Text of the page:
In the busy life of a pre-med major, making sure that you meet all the requirements for med school can be overwhelming to think about—on top of a crazy class load, you also need extracurriculars, work experience, volunteer hours, research, patient contacts… the list goes on and on. And, thanks to COVID-19, most of the opportunities to check these off went *POOF* and disappeared because they simply weren’t safely doable. However, the good news is, you still have some options! I spent my corona-cation getting certified as an EMT-Basic, and it ended up being not only an incredible experience but a fantastic way to stay busy and motivated during the strangest months of my life. Here are my top reasons why every pre-med major should consider taking an EMT course during undergrad!
(Note: This article only pertains to the EMT certification course, as I haven’t had the chance to work as an EMT yet. Whether you end up working or just get the certification, it’s still a super valuable experience!)
1. Experience working with real patients.
Med schools LOVE for applicants to have real patient contact before medical school, and EMT is a great way to do this! Hours may vary depending on where you take the course, but I had to log 10 hours observing and assisting in the ER prior to my certification. I could take vitals, practice gathering histories, administer some medications, and listen to all different lung sounds; even just having a conversation with patients made me more confident and comfortable in my role as a healthcare provider, which will make all the difference as I move forward in my career. Plus, they usually had some really interesting stories to tell!
2. Making connections with medical professionals.
Most EMT courses are taught by experienced paramedics and other medical professionals, so forming relationships with your instructors will give you valuable insights and footholds on the medical scene. They can tell you all of their tips and tricks, as well as refer you to jobs or write letters of recommendation. During your time observing in the ER, you will also have the opportunity to talk to all kinds of people, from nurses to PA’s to surgeons, and their point of view is invaluable to anyone wishing to go into those fields.
3. Gaining tactical skills.
What frustrates me most about my college courses is that they are all so abstract and seemingly unrelated to the real work that I actually want to do. Sure, I think biology and chemistry are interesting, but you don’t learn any hard, lifesaving skills. EMT is the exact opposite; while there is still a huge amount of textbook material to cover, it is accompanied by hours and hours of hands-on, concrete skill labs (Taking vitals, giving injections, controlling c-spine, inserting airways, lifting patients, assisting with childbirth!). This scared me at first, as I’ve only really ever been good at lecture-type learning, but I ended up finding that I loved tactile learning even more! Everything we learned translated to action, and for the first time, I felt like I was learning something that could be immediately useful in the real world. Depending on what path you take in medicine, you might be working with your hands a lot (for me, on the surgical path, everything will rely on my hands!) so gaining some experience with real tools and tactics gave me some confidence in my ability to learn physical skills, and gave me a sense that I was actually doing something that could help people.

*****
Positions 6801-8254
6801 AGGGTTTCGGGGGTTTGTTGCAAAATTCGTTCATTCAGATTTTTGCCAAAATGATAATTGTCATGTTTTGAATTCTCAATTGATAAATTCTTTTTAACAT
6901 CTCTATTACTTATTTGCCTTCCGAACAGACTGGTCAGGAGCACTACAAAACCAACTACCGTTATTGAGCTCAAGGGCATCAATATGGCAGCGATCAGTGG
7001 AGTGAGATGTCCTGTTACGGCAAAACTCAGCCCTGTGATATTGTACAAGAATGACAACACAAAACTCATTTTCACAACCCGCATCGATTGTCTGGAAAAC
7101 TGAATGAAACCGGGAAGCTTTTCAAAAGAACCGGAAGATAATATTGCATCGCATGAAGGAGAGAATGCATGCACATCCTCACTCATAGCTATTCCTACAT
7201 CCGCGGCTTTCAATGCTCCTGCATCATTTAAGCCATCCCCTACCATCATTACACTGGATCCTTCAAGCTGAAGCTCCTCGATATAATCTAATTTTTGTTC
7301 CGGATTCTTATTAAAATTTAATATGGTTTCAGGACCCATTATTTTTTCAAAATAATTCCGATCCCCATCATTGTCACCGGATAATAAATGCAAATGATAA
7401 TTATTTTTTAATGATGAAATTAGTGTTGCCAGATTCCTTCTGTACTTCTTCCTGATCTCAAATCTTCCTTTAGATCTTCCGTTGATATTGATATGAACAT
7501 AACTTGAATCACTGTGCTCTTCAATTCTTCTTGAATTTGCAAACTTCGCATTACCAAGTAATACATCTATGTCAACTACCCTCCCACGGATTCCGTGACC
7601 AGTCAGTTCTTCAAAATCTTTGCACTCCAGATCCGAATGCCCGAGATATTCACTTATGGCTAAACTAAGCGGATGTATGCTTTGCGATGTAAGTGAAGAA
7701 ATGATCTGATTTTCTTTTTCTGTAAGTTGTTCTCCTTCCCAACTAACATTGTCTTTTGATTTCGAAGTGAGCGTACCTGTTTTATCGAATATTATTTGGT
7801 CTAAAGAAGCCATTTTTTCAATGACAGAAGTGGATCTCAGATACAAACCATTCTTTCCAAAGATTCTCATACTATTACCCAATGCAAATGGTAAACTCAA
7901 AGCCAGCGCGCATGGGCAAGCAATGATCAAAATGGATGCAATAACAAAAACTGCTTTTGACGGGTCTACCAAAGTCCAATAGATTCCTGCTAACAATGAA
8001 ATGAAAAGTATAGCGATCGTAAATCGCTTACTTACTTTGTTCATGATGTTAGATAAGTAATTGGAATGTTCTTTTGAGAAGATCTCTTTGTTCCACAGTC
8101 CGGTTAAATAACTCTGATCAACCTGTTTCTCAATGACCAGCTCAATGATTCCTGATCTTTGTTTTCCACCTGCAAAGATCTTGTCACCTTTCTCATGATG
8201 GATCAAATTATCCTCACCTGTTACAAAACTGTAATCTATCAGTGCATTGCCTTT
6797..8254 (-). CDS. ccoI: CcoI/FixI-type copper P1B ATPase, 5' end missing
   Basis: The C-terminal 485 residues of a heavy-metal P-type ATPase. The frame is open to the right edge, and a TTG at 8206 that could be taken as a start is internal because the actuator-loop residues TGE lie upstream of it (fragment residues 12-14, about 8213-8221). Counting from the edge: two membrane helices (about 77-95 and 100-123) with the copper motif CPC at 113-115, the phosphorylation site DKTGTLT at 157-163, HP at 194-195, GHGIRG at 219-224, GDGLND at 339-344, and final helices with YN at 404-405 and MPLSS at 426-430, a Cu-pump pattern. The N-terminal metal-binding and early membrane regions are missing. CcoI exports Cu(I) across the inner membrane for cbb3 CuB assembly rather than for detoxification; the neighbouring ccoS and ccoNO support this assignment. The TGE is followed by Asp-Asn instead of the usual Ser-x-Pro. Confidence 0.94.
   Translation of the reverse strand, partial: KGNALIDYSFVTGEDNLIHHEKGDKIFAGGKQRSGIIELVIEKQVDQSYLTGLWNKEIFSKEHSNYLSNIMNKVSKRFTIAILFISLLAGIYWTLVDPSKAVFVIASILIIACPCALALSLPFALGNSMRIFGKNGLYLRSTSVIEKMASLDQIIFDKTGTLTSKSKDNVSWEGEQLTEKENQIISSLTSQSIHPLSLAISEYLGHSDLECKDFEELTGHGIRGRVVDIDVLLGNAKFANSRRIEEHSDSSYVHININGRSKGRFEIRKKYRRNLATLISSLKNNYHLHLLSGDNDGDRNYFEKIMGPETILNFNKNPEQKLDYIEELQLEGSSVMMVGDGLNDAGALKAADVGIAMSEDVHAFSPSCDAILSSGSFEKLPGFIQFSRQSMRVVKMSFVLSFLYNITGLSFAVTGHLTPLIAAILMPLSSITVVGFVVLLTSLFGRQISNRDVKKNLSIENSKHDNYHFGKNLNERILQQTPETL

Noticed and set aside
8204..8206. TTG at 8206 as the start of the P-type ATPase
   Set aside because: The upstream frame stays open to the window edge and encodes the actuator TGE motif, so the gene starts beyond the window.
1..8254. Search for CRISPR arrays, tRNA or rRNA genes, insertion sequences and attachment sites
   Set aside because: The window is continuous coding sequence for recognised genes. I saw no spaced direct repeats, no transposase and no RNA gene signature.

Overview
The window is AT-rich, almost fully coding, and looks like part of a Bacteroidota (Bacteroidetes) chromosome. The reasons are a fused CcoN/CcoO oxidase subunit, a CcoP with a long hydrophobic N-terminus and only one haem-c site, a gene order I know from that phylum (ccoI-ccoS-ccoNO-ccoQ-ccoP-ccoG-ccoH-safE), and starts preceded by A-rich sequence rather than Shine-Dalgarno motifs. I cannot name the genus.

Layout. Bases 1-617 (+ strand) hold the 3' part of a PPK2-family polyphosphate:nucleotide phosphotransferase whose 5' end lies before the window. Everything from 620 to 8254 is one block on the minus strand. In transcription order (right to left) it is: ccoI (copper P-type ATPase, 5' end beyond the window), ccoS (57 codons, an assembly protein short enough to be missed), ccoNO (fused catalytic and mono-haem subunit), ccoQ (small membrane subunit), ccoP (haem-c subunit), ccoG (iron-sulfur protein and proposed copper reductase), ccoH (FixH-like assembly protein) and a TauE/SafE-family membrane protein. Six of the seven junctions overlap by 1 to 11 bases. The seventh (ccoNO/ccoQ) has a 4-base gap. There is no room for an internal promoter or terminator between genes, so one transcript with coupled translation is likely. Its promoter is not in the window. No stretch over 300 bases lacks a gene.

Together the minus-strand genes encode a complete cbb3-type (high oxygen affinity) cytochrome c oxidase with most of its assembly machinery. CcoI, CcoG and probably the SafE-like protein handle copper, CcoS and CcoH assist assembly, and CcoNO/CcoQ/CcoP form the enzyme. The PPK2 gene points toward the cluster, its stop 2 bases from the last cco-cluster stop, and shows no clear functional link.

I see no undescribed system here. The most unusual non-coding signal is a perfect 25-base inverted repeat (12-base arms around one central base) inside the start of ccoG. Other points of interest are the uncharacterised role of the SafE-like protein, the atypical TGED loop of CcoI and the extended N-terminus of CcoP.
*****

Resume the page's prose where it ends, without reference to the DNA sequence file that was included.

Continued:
4. Establishing a good base of general medical knowledge.
Like I said earlier, a whole lot of textbook reading accompanies the cool hands-on practice. After all, in order to treat an emergency patient, you have to have a wide understanding of the many different medical emergencies you might encounter. You will learn the signs, symptoms, and emergency treatments for everything from heart attacks to hypovolemia to preeclampsia! Having a basic understanding of how the body reacts to different diseases and traumas also will make it easier to learn about more specific medical issues later on. It’s a great way to start building an arsenal of medical knowledge—plus, you gain familiarity with common medical terminology and abbreviations that you will use every day in your future career.
5. Making sure the medical field is right for you.
Pursuing a medical career is a huge commitment; it would be a terrible waste of time, energy, and money to put yourself through med school, only to find out that you faint at the sight of blood. Taking an EMT course is a relatively low-stakes way to get your feet wet and make sure that you will truly love working in medicine. Who knows, you might even find out something about yourself that you never knew—I, for one, learned that I am a trauma junkie! The bottom line is, you’ll never know until you try it, and EMT is a great place to start!
So, what are you waiting for? Go become an EMT and save some lives!